A problem of Victorian writers is the tendency to insert intrusive comments concerning what is going to happen later in the story. Today we call them spoilers. They are usually along the lines of: "Little did he/she know that...." I have removed these when appropriate.

£6,000 in the late 1800s may not sound much, but in value it is worth about £750,000 pounds today (about US $1,000,000). I mention this in case the sums of money in this book sound insignificant!

Chris Wright



There are 23 chapters in this book. In the second half are advertisements for our other books, so the story may end earlier than expected! The last chapter is marked as such. We aim to make our eBooks free or for a nominal cost, and cannot invest in other forms of advertising. However, word of mouth by satisfied readers will also help get our books more widely known. When the story ends, please take a look at what we publish: Christian non-fiction, Christian fiction, and books for younger readers.

Chapter 1

"I THINK you said she was not a relation, mother," said Adelaide Hamilton languidly, as she sat by the drawing room fire one cold November afternoon. "Why then are we extending our charity to her? If father has so much money that he must spend it on strangers in order to get rid of it, he might increase our dress allowance. I am sure no girls in the neighbourhood have such small allowances to dress on as Kate and I have. Amy Hudson has twice as much, and her father is not so very rich."

"Dr. Hudson has a very good practice," answered Mrs. Hamilton. "But this girl, Rollica Reed, is a relation of your father's on her mother's side, and now that she is left destitute he finds it his duty to take her into his house. Indeed, he told me she was to be treated as a daughter," added the lady wrathfully, and with a scornful toss of her head. "Imagine my receiving an insignificant nobody as a daughter!"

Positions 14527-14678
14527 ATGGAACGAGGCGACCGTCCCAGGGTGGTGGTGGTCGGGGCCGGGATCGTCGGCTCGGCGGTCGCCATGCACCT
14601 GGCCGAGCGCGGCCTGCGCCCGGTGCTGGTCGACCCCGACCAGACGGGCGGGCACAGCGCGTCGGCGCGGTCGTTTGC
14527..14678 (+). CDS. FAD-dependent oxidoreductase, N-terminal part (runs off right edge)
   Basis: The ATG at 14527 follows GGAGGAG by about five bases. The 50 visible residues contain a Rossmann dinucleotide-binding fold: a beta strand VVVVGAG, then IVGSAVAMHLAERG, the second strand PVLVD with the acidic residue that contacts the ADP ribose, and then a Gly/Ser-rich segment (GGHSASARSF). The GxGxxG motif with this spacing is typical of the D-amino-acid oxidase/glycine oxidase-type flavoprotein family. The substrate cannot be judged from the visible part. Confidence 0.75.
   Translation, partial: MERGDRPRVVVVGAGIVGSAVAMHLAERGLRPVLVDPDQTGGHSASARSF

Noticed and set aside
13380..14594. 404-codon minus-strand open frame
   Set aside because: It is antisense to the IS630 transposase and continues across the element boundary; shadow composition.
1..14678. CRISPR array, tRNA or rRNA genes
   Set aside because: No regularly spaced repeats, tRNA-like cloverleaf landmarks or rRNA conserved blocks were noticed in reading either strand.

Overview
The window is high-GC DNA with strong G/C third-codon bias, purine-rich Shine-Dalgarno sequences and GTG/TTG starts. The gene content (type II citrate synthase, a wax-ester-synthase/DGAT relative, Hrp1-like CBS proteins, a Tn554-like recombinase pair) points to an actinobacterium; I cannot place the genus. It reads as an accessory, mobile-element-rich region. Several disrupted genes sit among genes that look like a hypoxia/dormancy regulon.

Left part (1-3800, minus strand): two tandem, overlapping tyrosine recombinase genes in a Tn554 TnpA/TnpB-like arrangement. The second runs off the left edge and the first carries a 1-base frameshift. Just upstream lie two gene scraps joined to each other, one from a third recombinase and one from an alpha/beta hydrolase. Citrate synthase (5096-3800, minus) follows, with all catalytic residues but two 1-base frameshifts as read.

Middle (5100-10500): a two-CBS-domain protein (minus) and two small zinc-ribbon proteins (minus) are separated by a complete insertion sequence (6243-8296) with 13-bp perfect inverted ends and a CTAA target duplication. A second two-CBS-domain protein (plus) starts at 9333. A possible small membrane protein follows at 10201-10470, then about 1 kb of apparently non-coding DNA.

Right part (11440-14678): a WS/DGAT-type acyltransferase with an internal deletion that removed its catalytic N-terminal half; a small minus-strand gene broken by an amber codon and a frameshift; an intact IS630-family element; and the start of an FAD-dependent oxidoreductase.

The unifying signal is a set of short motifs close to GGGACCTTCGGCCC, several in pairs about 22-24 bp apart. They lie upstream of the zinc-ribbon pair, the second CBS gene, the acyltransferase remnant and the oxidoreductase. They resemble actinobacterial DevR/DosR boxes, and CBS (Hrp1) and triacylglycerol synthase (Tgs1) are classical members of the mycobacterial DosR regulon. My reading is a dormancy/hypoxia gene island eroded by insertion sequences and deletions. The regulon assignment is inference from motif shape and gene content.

"We cannot imagine it, mother dear," laughed Kate Hamilton, who entered the room at that moment. "All the Darcy pride would be up in arms at the idea. I suppose the insignificant nobody is Rollica Reed?"

"You may laugh, Kate," said Adelaide, an angry colour rising in her cheeks, "but you won't like another girl in the house who will take the money that ought to be ours for dress."

"No, I won't like that, certainly; but if she does get money for dress, I will see that most of it goes into my own pocket."

"I would be glad to know how you are going to manage that," spoke Adelaide, with an incredulous smile.

"I shall manage it. You are too lazy sometimes to look after your own interests, but I am never lazy. Perhaps I have not your repose of manner, or the calm pride of my lady mother, but I am successful enough in society. What do I care for more? I shall persuade, or make, our young relative give me what I want."

"You must be careful what you do," said Mrs. Hamilton quickly and somewhat anxiously. Her younger daughter was occasionally a source of vexation and trouble to her. "Your father will not allow any injustice to his old friend's child, should it come to his ears."

"Oh, I'll be careful enough," returned Kate. "Father won't hear any tales."

"You were not careful about Bathsheba," persisted Mrs. Hamilton almost angrily. "You know how annoyed your father was about that affair. I don't want any unpleasantness just now, for our party must be a success."